Fate of Sarah’s Kitchen building postponed

By T. Scott Boatright

It was a divisive and emotional enough debate that it took up more than 25 minutes of discussion during Ruston’s monthly Board of Aldermen meeting held Monday night at City Hall.

And in the end, no decision was made. At least not yet.

At stake is the fate of the beloved building that housed Sarah’s Kitchen restaurant on Lee Street, owned and managed by the late Sarah Albritton and her husband Robert. Sarah died last November at the age of 84.

It was the go-to soul food restaurant for area residents in the 1980s and especially the ’90s. The restaurant’s quaint look was Albritton’s idea harkening to her days growing up in poverty here in Lincoln Parish.

The restaurant at 609 Lee St. has been closed since 1999 and is now on the list of Substandard Buildings being considered for abatement based on a Ruston city ordinance.

Albritton’s daughter, Daphne Albritton Large of Trussville, Alabama, attended Monday’s meeting to plead her case for keeping the building intact and as is.

“I feel offended, personally,” Large told the Board of Aldermen. “I know this is standard business for you all, but my mother only closed her eyes six months ago. And we have this particular ordinance being discussed by you all. So it’s very difficult to have to stand here and have to defend Sarah’s Kitchen as it is known. To ask that it not be demolished.

“Sarah’s Kitchen is part of the history of this particular town. It’s brought this town notoriety from magazines, and television stations. etc.”

In 12 years of operation from 1987-99, Sarah’s Kitchen received extensive publicity with feature articles in north Louisiana newspapers, urban newspapers such as the Atlanta Tribune and the New Orleans Times-Picayune, as well as regional magazines including Louisiana Life and Southern Living. Albritton’s television and film appearances range from KNOE’s “Good Morning Ark-La-Miss” and Louis Redden’s “Backroads” to Louisiana Public Broadcasting Chef John Folse’s “A Taste of Louisiana” and a documentary produced in France, “Good Things of America.”

Large went on to say she did not believe officials understood what the building formerly known as Sarah’s Kitchen is supposed to look, and maybe more importantly, feel, at least aesthetically.

“The building official (City Inspector Bill Sanderson) has described the building as being substandard,” Large said. “However, if he was familiar with Sarah’s Kitchen, it was designed to look that way historically. My mother wanted to give a flavor of the olden days … of the natural wood. And that’s what exists on the building. It hasn’t deteriorated any since 1999 when the Kitchen was officially closed if you go back and look at pictures.”

Large admitted that the yard surrounding the building could use some upkeep.

“I would say it hasn’t been kept up in the best of shape,” Large said. “Because as your parents decline, so do their activities. So our parents did let the yard grow up some — it wasn’t kept and maintained. So I agree with the building inspector that some maintenance to the yard does need to occur. And we’ve done that and will continue to keep that up.”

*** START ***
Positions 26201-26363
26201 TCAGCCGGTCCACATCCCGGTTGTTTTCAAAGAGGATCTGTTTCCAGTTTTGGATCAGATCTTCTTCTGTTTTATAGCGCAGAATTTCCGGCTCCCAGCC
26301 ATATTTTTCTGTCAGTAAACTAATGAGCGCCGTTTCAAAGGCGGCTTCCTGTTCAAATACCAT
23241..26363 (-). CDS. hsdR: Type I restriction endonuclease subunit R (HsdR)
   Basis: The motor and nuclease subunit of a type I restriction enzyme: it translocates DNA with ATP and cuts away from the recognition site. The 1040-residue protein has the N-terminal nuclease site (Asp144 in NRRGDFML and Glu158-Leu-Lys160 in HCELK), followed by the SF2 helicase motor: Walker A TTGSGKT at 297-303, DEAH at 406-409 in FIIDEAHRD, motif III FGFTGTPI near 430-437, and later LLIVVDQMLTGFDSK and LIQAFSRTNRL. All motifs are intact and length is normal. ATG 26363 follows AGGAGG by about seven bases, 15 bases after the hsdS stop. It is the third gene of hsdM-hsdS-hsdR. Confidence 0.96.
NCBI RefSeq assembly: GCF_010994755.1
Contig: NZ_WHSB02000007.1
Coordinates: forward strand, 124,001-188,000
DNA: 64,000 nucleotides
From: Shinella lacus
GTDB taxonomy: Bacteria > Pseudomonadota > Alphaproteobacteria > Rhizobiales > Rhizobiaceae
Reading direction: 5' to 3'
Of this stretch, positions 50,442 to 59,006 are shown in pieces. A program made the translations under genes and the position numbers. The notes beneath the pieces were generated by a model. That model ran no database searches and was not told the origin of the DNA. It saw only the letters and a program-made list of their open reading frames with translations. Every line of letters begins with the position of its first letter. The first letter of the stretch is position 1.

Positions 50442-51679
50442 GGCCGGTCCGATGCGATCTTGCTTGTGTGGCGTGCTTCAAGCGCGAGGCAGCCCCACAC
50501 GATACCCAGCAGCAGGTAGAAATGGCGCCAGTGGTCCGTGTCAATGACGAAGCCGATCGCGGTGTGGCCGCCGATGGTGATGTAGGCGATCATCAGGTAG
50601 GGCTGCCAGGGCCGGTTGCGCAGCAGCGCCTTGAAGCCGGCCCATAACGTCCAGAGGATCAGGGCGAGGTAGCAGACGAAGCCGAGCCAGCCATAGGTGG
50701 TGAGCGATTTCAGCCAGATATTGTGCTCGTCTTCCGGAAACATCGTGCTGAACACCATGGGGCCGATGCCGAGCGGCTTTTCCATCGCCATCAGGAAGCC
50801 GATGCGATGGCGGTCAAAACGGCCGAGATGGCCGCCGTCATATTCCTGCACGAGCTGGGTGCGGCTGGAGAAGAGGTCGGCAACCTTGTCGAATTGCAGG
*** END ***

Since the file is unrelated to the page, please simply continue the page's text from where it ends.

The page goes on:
Large said electricity to the building has never been cut off.

“Since 1999 it’s been used as a storage facility for the family,” Large said. “My mom kept some of her antiques there. We don’t mind doing some basic cleanliness. But we don’t want to change the way the structure itself appears. By painting it, that would change the way the structure appears. … It feels like a bit of overreach by this council, by the building inspector and officials, to actually put this on the (abatement) list.”

Mayor Ronny Walker, who told Large he had eaten at Sarah’s Kitchen many times and loved doing so, asked Large what is the family’s intent for the building moving forward.

“The intent for the building moving forward, and we have not — this is all still very new for us, but the plan was to think about opening a museum,” Large said. “Now we would have to do some major renovations in order to do that and we would ensure that it met any additional new codes and stuff like that. But for right now, it’s just a place where we keep things.”

When Walker asked Large what kind of timeframe is in place for considering turning the building into a museum, she said that has not been discussed yet.

“We haven’t discussed it as a family,” Large said. “And I would have to say that’s not going to happen in the short term, to be honest with you. So that would not happen any time this year.”

Sanderson said the building is considered substandard by city codes.

“The standards that the city adopted — the 1997 standard housing code, which this has been reviewed against, this building does not meet the minimal standards for that code per the city’s ordinance,” Sanderson said.

Walker told Large that with a plan of action the city is “more than willing’ to work with the family.

“We’ve done this many times — given people more time,” Walker said. “But we want to know what’s going to happen. We don’t want this to come back up every month or two and have to add more time.”

Walker also said what is coded as a residence being used as a storage facility is part of what must be figured out.

“When there’s a residence or commercial-leased property there can be an unattached storage building,” Walker said. “What you’re saying though is that you’ve taken a residence and changed it into a storage building. And all I’m saying is, let’s be sure that that meets code.”

In the end, the Board of Aldermen along with Large decided to delay discussion on the property for 30 days to give the Albritton family time to try to come up with a better defined plan of action to bring back during next month’s board meeting.

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